So who is this guy Simon?
I was born and raised in Queens, and I went to high school in Brooklyn (Brooklyn Tech), where I caught a tiny glimmer of ham radio thru their radio club. I did have an interest in electronics at the time, did some soldering, and dabbled in some early DIY projects. After Tech I started working in the civil engineering field as a drafter, and in spite of being horrible in math, somehow stayed in the field all these years.
I’ve been involved in CAD since 1985, back when “real computers” were the size of refrigerators and everyone used “graphics terminals.” Over the years I’ve worked with different CAD systems, some obscure, some slightly less obscure, and have been using Bentley MicroStation almost exclusively for the last 25 years. Along the way I’ve done other things related to CAD: training, presenting, programming–I even wrote a book or two, and continue with technical writing when I can.
Ten years after Tech I received a scholarship to Audrey Cohen College (now The Metropolitan College of New York) and after three years of night and weekend classes, I earned a bachelor’s degree in business.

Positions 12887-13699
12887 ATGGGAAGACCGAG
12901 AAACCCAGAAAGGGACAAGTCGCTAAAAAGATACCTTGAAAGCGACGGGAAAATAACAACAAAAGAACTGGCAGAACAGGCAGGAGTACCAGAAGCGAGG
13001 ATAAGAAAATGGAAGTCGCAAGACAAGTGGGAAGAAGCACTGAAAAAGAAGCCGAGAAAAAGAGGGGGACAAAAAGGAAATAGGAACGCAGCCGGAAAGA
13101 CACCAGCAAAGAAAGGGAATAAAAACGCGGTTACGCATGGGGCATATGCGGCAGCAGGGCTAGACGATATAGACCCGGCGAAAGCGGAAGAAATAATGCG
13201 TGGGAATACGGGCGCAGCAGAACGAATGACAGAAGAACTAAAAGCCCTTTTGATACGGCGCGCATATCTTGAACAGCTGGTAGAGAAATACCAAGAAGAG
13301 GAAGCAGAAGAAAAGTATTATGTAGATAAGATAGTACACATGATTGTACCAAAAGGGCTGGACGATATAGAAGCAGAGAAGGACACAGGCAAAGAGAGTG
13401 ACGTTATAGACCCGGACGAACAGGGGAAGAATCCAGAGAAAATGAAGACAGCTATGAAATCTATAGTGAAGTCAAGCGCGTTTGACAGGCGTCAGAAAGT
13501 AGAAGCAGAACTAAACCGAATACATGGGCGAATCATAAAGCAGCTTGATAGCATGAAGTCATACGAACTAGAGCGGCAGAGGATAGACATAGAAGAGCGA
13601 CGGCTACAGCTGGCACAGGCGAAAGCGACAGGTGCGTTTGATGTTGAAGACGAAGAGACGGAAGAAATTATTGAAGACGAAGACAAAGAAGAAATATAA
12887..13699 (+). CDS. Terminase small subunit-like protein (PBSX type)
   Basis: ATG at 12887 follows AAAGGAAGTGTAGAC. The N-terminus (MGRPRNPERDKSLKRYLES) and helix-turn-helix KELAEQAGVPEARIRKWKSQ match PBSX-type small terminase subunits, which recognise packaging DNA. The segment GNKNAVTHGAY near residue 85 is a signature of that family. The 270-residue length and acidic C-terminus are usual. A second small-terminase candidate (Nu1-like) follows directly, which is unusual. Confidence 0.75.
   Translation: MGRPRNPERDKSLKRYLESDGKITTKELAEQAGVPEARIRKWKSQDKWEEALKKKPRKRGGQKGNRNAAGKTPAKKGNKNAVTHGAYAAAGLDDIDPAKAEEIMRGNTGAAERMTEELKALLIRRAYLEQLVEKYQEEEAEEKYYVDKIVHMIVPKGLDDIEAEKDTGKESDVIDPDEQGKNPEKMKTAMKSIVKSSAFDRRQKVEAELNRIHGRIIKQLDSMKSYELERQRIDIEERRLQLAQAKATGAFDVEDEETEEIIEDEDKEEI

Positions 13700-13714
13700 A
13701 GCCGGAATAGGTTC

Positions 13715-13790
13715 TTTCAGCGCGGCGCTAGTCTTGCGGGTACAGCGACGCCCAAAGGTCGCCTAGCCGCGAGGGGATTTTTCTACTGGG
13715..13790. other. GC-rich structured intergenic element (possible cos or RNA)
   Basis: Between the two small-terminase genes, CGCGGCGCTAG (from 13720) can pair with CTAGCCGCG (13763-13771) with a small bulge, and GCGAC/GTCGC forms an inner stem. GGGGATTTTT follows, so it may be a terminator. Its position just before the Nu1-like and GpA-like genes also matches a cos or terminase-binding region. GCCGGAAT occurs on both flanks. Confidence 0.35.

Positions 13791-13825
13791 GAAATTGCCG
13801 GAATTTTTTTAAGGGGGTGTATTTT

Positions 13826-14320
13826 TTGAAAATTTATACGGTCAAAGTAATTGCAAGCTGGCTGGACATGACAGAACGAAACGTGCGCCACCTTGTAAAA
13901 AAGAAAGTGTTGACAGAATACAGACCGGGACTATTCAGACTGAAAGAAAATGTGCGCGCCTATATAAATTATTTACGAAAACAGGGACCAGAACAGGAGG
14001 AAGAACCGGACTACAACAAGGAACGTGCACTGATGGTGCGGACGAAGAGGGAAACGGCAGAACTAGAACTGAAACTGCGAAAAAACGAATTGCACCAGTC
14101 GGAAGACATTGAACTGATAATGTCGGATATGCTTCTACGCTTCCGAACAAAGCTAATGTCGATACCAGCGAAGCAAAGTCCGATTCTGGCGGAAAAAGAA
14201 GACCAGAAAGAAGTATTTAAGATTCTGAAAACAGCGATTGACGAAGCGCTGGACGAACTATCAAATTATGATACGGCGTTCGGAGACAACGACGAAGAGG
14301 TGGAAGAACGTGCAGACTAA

My wife and I have a son, Ryan. He’s 11, and he just started middle school this September. We’ve lived in Brooklyn Heights for 13 years as a family, but my wife beat me to Brooklyn by eight years.
I’ve been a ham over a year, and even though I was exposed to ham radio in high school back in the 1980s, I never made the commitment to learn the code requirement for the exam. Not knowing any Elmers at that time, the urge faded away. I got where I am today on a lark: thanks to Amazon Prime Day, I found myself with a Baofeng UV-5R and a Technician study guide. 13 days later, I had my Technician license. I was drawn to public service right away, and with less than a month of air time, I registered for the NYC Marathon–and that changed everything. I joined ARES three days later.
I urge everyone to try new things with amateur radio, and one new thing I recommend everyone try once is being net control for one of the KC ARES nets. Yes it’s scary, and it’s nerve-wracking the first few times, but after you do two, you can do a hundred. The whole idea of practicing net control is to be prepared to handle traffic at an on-location ARES event, and ultimately, in a real emergency situations.
My “new things” will be to catch up on all my EC and IC courses. I will also continue to learn more about amateur radio, experiment a bit, and make things. Maybe I’ll even solder something!